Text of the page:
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Thread: mangar bath cushion

  1. #1

    mangar bath cushion

    Hi
    I had a stroke in december and I'm left with a very weak left arm and leg. I can no longer take a bath and was thinking about ordering a Mangar bath cushion to help me out and was wondering if anyone has used one.
    Also is there any help that I could get with the cost as they're not cheap at around £400.

  2. #2
    Senior Member beau's Avatar
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    Get an assessment by Adult Care at Social Services at your local or county council. You can request one and if the assessment says it is apt they can help with supplying some assistive aids. I was offered a bath lift some years ago and foolishly turned it down. Just had a shower stool instead.

  3. #3
    Senior Member firebird's Avatar
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    I bought a mangar bath cushion a few months ago when I was really struggling with mobility etc. I have a few comments:

    You have to be able to sit on the edge of the bath and move your legs across. It is safer if you have something to hold on to.

    The bath cushion does not deflate completely and if it does it isn't very comfortable. But at least you can have a bit of a soak.

    When you come to get out it is quite tricky, you need to keep pushing back on the cushion to keep it on the right track while it inflates. I have a short bath and can push on the end of the bath. Unless you are tall I think you may have difficulties.

    Getting out is the same as getting in, need to swivel on the seat and then get up. I need to hold on to something for balance.

    In retrospect I would try out the solid seat instead before buying. The mobility people will usually come out for a trial.

    Just an add: when I was really struggling and fell down I forgot about the bath cushion, it may have been of help to get me up but I think it would need to be in a confined area to make sure it inflates upwards and doesn't topple over.

    Final comment: wouldn't buy it again but it was ok when I really needed help.

    Good luck
    Last edited by firebird; 08-07-15 at 09:14.

  4. #4
    Senior Member firebird's Avatar
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    Bump, the mods held this reply back!

  5. #5
    thank you beau, will look into this

  6. #6
    Quote Originally Posted by firebird View Post
    I bought a mangar bath cushion a few months ago when I was really struggling with mobility etc. I have a few comments:

    You have to be able to sit on the edge of the bath and move your legs across. It is safer if you have something to hold on to.

    The bath cushion does not deflate completely and if it does it isn't very comfortable. But at least you can have a bit of a soak.

    When you come to get out it is quite tricky, you need to keep pushing back on the cushion to keep it on the right track while it inflates. This is quite tricky. I have a short bath and can push on the end of the bath. Unless you are tall I think you may have difficulties.

    Getting out is the same as getting in, need to swivel on the seat and then get up. I need to hold on to something for balance.

    In retrospect I would try out the solid seat instead before buying. The mobility people will usually come out for a trial.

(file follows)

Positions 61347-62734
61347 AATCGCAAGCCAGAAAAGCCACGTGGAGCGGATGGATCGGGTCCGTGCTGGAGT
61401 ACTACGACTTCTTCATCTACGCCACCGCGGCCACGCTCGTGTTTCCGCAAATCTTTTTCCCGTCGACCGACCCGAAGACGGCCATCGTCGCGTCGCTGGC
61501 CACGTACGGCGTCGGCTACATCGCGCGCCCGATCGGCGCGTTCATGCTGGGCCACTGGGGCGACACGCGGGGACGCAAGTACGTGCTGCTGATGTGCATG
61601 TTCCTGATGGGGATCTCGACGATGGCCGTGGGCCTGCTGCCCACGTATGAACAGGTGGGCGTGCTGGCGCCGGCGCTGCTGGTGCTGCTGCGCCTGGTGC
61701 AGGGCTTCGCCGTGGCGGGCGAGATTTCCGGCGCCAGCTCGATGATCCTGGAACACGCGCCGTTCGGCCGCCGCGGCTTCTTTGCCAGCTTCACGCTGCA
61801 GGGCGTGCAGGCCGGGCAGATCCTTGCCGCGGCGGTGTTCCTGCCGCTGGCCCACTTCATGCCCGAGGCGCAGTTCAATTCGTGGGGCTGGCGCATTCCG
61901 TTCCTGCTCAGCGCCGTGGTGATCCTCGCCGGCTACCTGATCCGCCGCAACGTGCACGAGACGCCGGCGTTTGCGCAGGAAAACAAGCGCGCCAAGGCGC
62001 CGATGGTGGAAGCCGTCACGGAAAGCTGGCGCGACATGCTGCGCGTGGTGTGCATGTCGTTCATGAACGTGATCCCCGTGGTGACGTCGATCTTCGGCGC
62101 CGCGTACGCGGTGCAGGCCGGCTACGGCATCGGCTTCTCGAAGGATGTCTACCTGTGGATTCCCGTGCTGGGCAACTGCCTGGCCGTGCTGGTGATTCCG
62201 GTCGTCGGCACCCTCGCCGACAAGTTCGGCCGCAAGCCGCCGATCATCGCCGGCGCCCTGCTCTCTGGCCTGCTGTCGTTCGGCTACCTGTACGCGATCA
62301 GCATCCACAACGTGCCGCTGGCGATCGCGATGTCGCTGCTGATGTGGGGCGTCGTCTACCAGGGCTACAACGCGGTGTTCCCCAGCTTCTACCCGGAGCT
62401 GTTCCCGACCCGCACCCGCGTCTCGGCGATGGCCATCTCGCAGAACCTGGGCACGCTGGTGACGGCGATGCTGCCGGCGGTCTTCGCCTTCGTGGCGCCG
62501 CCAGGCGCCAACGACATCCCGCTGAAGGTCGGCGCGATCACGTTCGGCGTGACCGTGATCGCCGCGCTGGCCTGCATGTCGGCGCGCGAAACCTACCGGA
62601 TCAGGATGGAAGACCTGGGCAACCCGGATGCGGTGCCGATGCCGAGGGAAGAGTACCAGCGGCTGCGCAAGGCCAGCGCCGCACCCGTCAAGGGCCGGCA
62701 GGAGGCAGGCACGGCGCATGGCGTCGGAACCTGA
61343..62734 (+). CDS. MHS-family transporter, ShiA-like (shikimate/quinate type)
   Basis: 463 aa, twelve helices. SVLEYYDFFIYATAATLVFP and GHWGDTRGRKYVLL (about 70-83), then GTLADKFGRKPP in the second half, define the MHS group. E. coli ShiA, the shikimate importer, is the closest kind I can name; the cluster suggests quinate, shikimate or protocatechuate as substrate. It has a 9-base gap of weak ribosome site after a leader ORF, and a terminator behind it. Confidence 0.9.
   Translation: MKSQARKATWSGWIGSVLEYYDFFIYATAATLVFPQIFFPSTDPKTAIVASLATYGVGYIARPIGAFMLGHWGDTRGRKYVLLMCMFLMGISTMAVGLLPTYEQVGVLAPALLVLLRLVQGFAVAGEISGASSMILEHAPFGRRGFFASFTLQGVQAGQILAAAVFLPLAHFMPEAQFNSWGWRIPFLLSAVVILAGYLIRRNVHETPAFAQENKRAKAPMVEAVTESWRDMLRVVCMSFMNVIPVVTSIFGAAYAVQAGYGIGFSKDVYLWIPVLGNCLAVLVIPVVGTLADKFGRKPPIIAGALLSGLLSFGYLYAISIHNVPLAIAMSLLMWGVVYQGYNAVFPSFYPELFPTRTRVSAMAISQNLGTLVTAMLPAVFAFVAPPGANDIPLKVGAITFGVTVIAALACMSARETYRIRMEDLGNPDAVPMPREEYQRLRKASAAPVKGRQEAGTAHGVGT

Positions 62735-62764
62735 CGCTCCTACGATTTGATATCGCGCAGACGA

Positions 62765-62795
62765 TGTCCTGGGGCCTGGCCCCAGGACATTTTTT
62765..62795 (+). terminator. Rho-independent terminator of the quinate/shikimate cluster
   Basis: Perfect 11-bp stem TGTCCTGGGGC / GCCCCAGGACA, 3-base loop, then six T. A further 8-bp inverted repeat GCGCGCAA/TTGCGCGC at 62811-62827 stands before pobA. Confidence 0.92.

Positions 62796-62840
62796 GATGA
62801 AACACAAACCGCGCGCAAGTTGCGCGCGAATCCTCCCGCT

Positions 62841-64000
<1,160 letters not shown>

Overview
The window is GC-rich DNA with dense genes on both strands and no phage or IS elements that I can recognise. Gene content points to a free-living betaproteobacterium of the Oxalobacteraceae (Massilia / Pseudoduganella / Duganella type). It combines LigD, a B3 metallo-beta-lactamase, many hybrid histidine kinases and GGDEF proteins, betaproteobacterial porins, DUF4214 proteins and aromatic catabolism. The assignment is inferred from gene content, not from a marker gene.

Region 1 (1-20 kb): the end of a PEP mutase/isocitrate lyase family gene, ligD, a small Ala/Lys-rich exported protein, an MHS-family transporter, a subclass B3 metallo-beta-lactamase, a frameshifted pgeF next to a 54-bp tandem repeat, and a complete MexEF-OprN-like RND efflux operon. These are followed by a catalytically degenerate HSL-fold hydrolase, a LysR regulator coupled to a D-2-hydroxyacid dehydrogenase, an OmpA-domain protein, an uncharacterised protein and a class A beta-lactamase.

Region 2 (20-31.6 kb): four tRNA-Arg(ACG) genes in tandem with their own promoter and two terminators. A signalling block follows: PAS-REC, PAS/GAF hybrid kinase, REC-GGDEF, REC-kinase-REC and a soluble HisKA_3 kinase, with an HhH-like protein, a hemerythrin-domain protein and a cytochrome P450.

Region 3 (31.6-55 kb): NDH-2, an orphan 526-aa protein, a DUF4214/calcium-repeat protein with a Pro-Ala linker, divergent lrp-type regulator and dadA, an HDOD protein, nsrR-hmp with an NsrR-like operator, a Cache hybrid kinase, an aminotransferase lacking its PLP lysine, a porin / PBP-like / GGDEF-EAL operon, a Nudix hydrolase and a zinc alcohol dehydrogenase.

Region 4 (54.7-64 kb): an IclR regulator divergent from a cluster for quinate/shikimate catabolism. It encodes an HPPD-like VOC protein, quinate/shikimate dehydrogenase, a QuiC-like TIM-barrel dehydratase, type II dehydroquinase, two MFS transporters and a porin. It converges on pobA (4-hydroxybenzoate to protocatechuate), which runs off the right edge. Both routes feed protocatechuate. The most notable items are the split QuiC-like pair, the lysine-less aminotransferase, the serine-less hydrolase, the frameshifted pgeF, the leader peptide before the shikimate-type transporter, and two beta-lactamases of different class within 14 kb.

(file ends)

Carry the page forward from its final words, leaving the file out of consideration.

Just an add: when I was really struggling and fell down I forgot about the bath cushion, it may have been of help to get me up but I think it would need to be in a confined area to make sure it inflates upwards and doesn't topple over.

    Final comment: wouldn't buy it again but it was ok when I really it to help my hygiene challenges.

    Good luck
    thank you firebird for your review, it was very helpful

  7. #7
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    Hello,

    Thank you for asking this question. I've been struggling too and was assessed by a OT as needing a shower seat, I'm not particularly happy with it and miss getting a proper bath, I was thinking about buying one of those cushions but Firefox has pointed out its potential issues ( thanks Firefox)

    So I think I'll have to rethink, or research alternatives ( if there are any)

    If you find anything would you let me know ( I'll do the same)

  8. #8
    Senior Member nukecad's Avatar
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    Some of these look interesting and are in the same price range as the mangar inflatable

    http://www.betterlifehealthcare.com/...le-bath-lifts/
    I don't know everything. - But I'm good at searching for, and finding, stuff.

    Migration from ESA to Universal Credit- Click here for information.

  9. #9
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    Has anyone ever used a bath lifter? I like the idea of them but they don't look terribly comfortable and I am a little concerned about powering a lifter. Also, fitting a lifter in my small bath could be an issue. If anyone can shed some light on these from experience, I would be very grateful.
    Last edited by TR3V0R; 07-12-15 at 09:25.

  10. #10
    Senior Member beau's Avatar
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    If you look at the specs it will tell you the sizes and then you can measure your bath and see if it will fit.
    I have a smallish bath and mine fits in, just.
    My problem is I can't leave it in the bath and it is too heavy for me to lift with one arm so need someone to put it in and remove it, therefore very rarely used. Bug bear as well as mine doesn't go that low so impossible to get a good soak.

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